Thursday, April 11, 2019

Rethinking TV attribution: The full-funnel approach | Advertising Age

With tens of billions of dollars on the line every year, marketers have long sought the ability to accurately measure the impact of television advertising. Most recently, borrowing data-driven tactics from digital has uncovered new ways to evaluate ad investments in TV. But simply uprooting the attribution models of digital and planting them in television loses sight of what we should be striving for as an industry: a full-funnel approach to attribution, aligning and balancing the value of branding with business-specific outcomes for marketers. A smarter way? During the past half-decade, the marketplace has moved more toward data-enhanced methods of advertising. Television, once probed and examined as a standalone (yet critical) part of a media plan, is now able to deliver the data and analytical insights that digital has been able to for so long. However, our industry has the tendency to over-react to the new, shiny object du jour.

Television is fundamentally different from digital. Although there are common data sets that have brought these environments much closer together and enabled cross-channel marketing like never before, we need to be careful and much more prescriptive with our approach to attribution. New audience-based practices have allowed us to also look at short-term impacts, like sales effects and traffic driven to websites. WarnerMedia has been on the front lines of examining these new spaces with partners. Understanding outcomes from TV advertising is important, but there are many nuances and watchouts with guaranteeing just business results: • The car ad may be a snoozer. • People eat less ice cream in winter. • Unexpected political and cultural crises can wreak havoc on shopper sentiment. And so on.

The ability to understand business outcomes from marketing campaign to purchase is certainly an interesting and, ultimately, a vital goal. Should we be guaranteeing these outcomes though? There’s no one-size-fits-all New approaches to attribution should be informed by collaborative discussions with brands and agencies. For example: the CMO of a car brand has different key performance indicators from the CMO of a CPG company. The length of time it takes to change perceptions and drive a car sale is much longer than convincing new parents of the merits of diaper technology. This plays out in all of the data available today. Television advertising bought, planned and measured using audience-based attributes is very effective in many different ways: • Return on ad spend increased by more than double compared with the average TV ad campaign executed using traditional demographic metrics. • Purchase consideration for an auto marketer increased by 50 percent. • In-store visits for a retail marketer increased nearly 10 percent. • Online search engagement for a streaming audio marketer increased by 72 percent. Just because we can now measure lower funnel impacts from television advertising doesn’t mean we should just treat TV as solely a lower funnel vehicle. By guaranteeing that a handful of TV spots will drive incremental sales, a standard is being created that is impossible to achieve quarter-over-quarter. This can also create unrealistic expectations in the long-term, particularly when you consider some of the factors outlined earlier, like seasonality and ad creative. Making attribution actionable for marketers That “last-click attribution” mindset is the original sin of digital and has led to outsized credit being placed on platforms drafting off the impact of other marketing channels. You miss out on all of the mid-to-upper funnel impact that TV has and continues to deliver like no other marketing channel can. In television, each network is only a slice of TV audience available for advertisers, merely a portion of their larger marketing efforts that should extend to digital, OTT, social, in-real-life and elsewhere. The reality is that these channels work in tandem, and television continues to be the straw that stirs the increasingly complex and fragmented media drink. We ought to focus our efforts on experimenting with attribution and creating predictive attribution solutions that stand up for the long term. Marketers win when consumer insights can be harnessed to better optimize future campaigns and prove TV’s value throughout the marketing funnel—across both brand and outcome—in unison. This process should start with creating highly captivating content that draws in highly engaged fans, then applying precision advertising methodologies that deliver that creative to the audiences that make the most sense for the brand’s goals. The insights from the campaign can then be used to optimize future campaigns and prove TV’s value, creating a continuous improvement loop that is not just predicated on showing a lift, but helping clients understand why their marketing worked in the pas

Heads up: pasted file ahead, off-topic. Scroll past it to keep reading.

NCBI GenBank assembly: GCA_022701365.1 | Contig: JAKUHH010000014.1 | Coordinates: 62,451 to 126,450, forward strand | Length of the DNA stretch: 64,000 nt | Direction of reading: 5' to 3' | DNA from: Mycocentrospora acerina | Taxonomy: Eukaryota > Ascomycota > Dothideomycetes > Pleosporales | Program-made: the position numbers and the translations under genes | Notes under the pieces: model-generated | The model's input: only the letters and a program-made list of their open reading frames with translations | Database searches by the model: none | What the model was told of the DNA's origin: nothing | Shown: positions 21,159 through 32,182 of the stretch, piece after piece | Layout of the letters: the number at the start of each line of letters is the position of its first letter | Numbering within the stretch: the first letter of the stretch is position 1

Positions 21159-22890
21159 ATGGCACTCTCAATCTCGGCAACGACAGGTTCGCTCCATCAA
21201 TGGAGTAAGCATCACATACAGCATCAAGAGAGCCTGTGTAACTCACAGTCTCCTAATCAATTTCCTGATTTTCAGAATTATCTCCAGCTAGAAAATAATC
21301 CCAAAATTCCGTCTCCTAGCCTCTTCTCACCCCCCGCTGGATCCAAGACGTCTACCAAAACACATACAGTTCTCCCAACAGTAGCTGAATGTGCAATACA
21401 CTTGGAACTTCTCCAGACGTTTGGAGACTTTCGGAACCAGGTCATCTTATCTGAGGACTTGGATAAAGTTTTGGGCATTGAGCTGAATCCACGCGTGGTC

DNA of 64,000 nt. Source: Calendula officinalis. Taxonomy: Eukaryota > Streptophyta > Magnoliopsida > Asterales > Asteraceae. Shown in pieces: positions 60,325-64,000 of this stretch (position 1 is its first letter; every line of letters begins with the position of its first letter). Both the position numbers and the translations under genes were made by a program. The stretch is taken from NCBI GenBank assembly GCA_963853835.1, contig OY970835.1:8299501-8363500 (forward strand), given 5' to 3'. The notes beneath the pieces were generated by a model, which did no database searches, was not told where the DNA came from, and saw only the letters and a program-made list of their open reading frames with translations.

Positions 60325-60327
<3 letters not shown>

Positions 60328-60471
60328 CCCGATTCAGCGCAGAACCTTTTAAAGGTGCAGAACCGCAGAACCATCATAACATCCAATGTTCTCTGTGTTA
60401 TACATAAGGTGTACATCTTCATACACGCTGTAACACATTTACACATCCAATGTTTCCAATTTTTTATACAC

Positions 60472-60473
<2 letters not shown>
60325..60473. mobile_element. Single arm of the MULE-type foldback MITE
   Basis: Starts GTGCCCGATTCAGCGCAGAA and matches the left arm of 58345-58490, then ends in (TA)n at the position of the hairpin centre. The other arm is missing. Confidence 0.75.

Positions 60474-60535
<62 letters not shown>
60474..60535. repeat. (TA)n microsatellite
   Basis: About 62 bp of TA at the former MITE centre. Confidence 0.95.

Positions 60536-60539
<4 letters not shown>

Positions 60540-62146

No comments: